Tuesday, January 29, 2013

Quote of the Week - Michael S Horton on Metanarratives

Metanarratives attempt to justify “us” and judge the rest of the world, while in biblical faith God judges us as well and justifies the ungodly.

- Michael S Horton, The Christian Faith: A Systematic Theology for Pilgrims on the Way 

Wednesday, January 23, 2013

Quote of the Week - Karl Popper on Freedom

"Although I consider our political world to be the best of which we have any historical knowledge, we should beware of attributing this fact to democracy or to freedom. Freedom is not a supplier who delivers goods to our door. Democracy does not ensure that anything is accomplished — certainly not an economic miracle. It is wrong and dangerous to extol freedom by telling people that they will certainly be all right once they are free. How someone fares in life is largely a matter of luck or grace, and to a comparatively small degree perhaps also of competence, diligence, and other virtues. The most we can say of democracy or freedom is that they give our personal abilities a little more influence on our well-being."

-Karl Popper, "On Freedom" (1958; 1967) essay republished in Alles Leben ist Problemlösen (1994); translated as All Life is Problem Solving by Patrick Camiller (1994)

Monday, January 14, 2013

Quote of the Week - Jean-Jacques Rousseau on the life and death of Christ

"One could wish no easier death than that of Socrates, calmly discussing philosophy with his friends; one could fear nothing worse than that of Jesus, dying in torment, among the insults, the mockery, the curses of the whole nation. In the midst of these terrible sufferings, Jesus prays for his cruel murderers. Yes, if the life and death of Socrates are those of a philosopher, the life and death of Christ are those of a God."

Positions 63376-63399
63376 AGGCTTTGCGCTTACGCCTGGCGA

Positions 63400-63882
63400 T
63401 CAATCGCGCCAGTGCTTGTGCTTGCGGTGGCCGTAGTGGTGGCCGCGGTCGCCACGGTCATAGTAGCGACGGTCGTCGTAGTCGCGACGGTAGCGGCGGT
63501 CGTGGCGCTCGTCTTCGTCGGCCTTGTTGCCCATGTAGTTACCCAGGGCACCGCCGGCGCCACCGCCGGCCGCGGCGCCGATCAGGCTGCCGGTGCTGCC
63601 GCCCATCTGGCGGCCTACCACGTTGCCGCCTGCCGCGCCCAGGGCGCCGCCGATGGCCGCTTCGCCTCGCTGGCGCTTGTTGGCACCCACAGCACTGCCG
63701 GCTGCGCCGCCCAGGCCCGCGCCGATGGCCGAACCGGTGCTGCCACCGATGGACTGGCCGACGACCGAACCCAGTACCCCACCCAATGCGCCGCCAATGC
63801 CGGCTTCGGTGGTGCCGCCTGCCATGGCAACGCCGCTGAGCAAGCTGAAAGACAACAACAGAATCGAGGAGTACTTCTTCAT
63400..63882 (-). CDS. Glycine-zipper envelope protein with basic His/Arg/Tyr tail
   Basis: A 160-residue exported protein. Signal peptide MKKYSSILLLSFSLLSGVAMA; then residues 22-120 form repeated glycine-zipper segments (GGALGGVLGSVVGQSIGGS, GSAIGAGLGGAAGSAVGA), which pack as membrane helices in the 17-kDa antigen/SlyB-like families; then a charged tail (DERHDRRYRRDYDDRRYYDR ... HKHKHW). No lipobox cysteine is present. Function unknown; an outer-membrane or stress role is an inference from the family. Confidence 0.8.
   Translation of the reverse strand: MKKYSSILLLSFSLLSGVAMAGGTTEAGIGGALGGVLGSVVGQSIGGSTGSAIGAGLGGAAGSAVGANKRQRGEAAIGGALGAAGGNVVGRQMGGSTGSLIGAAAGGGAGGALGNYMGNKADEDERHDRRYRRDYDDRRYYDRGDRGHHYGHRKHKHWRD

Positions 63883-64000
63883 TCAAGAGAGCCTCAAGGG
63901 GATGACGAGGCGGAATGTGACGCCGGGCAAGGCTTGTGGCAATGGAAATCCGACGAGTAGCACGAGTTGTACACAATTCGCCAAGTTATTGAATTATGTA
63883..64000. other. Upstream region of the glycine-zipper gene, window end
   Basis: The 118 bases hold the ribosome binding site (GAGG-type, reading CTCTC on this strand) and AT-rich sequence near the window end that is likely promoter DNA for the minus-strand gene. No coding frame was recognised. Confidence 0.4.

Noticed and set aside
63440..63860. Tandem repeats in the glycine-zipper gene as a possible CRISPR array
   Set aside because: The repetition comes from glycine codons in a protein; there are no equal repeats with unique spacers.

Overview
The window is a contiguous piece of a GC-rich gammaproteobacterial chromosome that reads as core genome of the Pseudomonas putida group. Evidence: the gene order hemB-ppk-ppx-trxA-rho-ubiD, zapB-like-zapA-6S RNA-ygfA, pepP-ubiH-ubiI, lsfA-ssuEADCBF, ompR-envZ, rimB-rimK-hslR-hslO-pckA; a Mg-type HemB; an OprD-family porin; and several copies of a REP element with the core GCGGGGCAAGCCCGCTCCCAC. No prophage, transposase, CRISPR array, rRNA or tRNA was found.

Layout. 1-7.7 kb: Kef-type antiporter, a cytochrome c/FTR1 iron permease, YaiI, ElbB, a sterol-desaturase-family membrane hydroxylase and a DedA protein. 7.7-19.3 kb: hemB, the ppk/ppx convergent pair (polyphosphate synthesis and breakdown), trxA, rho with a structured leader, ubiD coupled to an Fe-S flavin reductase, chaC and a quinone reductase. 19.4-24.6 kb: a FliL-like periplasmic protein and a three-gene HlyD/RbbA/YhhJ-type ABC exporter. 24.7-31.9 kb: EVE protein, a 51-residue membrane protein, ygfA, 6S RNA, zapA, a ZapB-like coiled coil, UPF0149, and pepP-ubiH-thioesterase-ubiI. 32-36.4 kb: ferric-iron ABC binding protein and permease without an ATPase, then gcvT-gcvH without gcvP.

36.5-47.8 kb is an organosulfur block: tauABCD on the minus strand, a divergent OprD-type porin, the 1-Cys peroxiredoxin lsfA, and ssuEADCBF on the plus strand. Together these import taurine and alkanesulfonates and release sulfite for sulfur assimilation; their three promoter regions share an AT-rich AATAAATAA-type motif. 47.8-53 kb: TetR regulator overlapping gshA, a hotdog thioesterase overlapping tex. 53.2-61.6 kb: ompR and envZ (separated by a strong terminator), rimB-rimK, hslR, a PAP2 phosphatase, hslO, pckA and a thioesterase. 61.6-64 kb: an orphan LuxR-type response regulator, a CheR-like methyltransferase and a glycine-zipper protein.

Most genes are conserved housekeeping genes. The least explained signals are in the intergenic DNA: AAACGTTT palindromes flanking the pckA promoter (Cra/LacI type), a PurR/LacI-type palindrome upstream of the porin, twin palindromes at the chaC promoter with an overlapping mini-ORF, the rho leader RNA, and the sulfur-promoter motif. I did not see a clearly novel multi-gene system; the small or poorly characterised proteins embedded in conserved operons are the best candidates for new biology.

- Jean-Jacques Rousseau, Emile: Or, On Education, Book IV, 1762

Thursday, January 10, 2013

A post on passion 2013

Frank Turk, a writer for Team Pyro, wrote an excellent post on Passion 2013 (and events like it) that is worth sharing here at my blog.

Frank hits at something that I've always thought about when I hear (and even attended against my choice) about Christian youth and young-adult events; that's what they are: events. What are these Christian events for? As Frank pointed out, they're like wwe shows and football games for Christians; "...not that there's anything wrong with that."* Do these events do any spiritual good for the attendees? I love fun and games, I really do and I'm sure there was fun, talented, entertaining music and speakers which more than likely made for a good time, but there is a certain attitude that these events put on the attendees; an attitude of disgust for their local church if they go to a local church and/or a disenchantment with "the" local church. It's an attitude like, "Man, this place or that place just isn't like Passion. The music sucks, the preaching sucks, so what's the point in going?" or another attitude like, "Man, the 'spirit' just isn't here like it was at Passion. These people and this place is 'dead.'"

Frank wrote:

"What I am saying is that the kid in my hypothetical example went to a rock concert -- and the headliners were the all-star talkers.  S/he went to see men (and women, right?) of huge reputation, and also some headliner bands in order to feel a certain way about his/her endorsement of Jesus -- but no human will boast in the presence of God.  And the proof, if I might say so, of what actually happened there is what is happening now, since he or she came home.